Buying a Casket Elsewhere

Casket costs often amount to a large portion of the price of a funeral. When we calculated sample costs for a traditional funeral for each of the homes listed on our Ratings Tables, we included their prices for the least-expensive oak (solid or veneer) caskets. On average, the price of the casket alone accounted for roughly 30 percent of funeral homes’ total charges. Had we chosen a more expensive coffin—for example, an elaborate casket made of copper or bronze with plush linings—the price of the casket could have accounted for more than three-fourths of the cost of the funeral.

There is tremendous price variation among funeral homes for identical caskets. Many homes mark up caskets three to five times wholesale; some have even higher markups.

You can comparison shop for caskets. Dozens of online casket vendors (including Costco) sell directly to consumers with next-day delivery to funeral homes. By law, funeral homes must allow you to provide your own casket and may not charge a handling fee if you do. But know they can withhold offered discounts for funeral packages if you don’t buy a casket from them.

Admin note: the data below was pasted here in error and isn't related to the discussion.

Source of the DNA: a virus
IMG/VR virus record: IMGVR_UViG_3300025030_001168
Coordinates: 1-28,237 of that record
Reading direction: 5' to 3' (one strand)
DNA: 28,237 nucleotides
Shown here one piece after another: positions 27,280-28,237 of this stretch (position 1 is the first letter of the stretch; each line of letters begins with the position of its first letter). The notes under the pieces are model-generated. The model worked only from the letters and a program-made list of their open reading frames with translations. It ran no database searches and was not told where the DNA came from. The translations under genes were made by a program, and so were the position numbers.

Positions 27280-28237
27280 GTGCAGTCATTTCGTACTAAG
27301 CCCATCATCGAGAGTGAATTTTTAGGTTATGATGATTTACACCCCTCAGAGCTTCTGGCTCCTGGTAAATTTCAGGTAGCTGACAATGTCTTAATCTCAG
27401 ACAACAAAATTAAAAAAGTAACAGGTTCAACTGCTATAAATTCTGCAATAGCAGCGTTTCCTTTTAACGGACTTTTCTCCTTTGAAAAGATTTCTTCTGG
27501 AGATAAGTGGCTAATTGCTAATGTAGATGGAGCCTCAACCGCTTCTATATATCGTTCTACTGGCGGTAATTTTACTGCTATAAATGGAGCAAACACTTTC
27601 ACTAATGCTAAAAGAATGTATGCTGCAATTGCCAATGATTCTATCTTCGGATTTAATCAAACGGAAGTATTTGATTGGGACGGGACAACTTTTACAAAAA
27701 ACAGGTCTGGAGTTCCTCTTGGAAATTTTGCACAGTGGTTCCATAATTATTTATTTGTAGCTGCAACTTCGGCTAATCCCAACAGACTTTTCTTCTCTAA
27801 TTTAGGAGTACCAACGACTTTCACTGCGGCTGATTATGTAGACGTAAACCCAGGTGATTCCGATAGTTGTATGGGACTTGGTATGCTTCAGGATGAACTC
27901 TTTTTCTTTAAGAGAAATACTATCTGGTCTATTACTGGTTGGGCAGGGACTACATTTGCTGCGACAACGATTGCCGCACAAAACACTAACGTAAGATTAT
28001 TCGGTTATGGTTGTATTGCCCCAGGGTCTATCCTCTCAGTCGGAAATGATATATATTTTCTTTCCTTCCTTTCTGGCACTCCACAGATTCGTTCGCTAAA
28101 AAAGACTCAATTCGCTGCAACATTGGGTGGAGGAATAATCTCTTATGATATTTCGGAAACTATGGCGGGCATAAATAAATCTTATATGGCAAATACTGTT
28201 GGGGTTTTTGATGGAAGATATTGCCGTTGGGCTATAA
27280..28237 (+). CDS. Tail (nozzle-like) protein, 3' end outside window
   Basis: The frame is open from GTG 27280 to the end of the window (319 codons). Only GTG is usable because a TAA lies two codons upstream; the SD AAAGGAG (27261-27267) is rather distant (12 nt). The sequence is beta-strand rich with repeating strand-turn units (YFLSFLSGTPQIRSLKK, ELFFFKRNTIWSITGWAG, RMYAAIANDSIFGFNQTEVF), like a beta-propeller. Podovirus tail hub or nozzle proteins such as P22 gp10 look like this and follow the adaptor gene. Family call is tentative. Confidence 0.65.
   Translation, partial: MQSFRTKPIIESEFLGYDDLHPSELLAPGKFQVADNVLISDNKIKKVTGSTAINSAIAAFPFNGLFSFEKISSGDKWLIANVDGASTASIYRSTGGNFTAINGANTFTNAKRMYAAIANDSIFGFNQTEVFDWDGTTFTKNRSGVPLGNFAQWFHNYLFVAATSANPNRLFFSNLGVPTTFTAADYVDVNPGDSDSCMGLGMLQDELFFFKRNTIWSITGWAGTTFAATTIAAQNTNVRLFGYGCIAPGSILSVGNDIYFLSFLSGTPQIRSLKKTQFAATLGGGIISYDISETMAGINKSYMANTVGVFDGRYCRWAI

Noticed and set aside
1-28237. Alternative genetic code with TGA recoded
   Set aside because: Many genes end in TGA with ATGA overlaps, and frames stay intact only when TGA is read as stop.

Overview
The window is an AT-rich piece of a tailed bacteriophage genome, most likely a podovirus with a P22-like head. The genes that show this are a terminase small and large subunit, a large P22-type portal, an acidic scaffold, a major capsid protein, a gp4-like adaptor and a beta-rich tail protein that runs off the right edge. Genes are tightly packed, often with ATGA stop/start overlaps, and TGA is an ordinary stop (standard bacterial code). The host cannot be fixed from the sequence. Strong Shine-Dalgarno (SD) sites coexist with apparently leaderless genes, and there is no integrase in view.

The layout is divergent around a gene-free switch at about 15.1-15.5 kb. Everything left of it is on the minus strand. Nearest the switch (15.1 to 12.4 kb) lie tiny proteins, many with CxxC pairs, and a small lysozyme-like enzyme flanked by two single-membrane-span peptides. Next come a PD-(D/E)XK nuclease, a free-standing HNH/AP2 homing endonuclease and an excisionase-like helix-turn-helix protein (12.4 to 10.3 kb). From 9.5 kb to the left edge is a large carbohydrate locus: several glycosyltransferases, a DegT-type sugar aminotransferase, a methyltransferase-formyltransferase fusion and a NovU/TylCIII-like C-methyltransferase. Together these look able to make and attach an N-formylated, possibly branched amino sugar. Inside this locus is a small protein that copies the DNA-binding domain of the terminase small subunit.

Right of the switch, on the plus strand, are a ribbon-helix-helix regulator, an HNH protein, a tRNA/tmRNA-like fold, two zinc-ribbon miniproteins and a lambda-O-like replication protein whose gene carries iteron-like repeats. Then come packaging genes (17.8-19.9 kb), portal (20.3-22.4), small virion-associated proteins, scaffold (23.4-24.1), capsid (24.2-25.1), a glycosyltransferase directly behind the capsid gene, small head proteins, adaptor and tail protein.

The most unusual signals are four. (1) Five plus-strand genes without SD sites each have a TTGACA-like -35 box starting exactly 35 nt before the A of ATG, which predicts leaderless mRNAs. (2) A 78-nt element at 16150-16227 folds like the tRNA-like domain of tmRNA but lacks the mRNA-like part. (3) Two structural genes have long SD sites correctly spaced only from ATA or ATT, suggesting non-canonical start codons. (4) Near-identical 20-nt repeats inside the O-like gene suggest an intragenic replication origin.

We compared prices charged by funeral homes for several casket models with prices from several online direct sellers and found that direct sellers almost always offered big savings. For example, for the least-expensive oak casket offered, the average price quoted by area funeral homes was about $3,000, compared to $1,195 at, $1,199 at, $1,995 at, and $1,895 at

Although Costco offers a very limited stock of caskets, its prices appear quite low: When we checked, the oak casket offered by Costco cost $2,199, and all of its caskets sold for between $1,299 and $2,999.

Our advice: Get written price proposals from funeral homes, including their charges for your selected casket, and then use online retailers’ prices to negotiate a lower price with the funeral home. Let the funeral home know the best price you found, and that you’ll buy it elsewhere unless the funeral home lowers its price. By law, funeral homes must provide customers with price lists for caskets they sell, and they are not allowed to charge more than the prices shown on the price list; but funeral homes are allowed—at their discretion—to discount casket prices.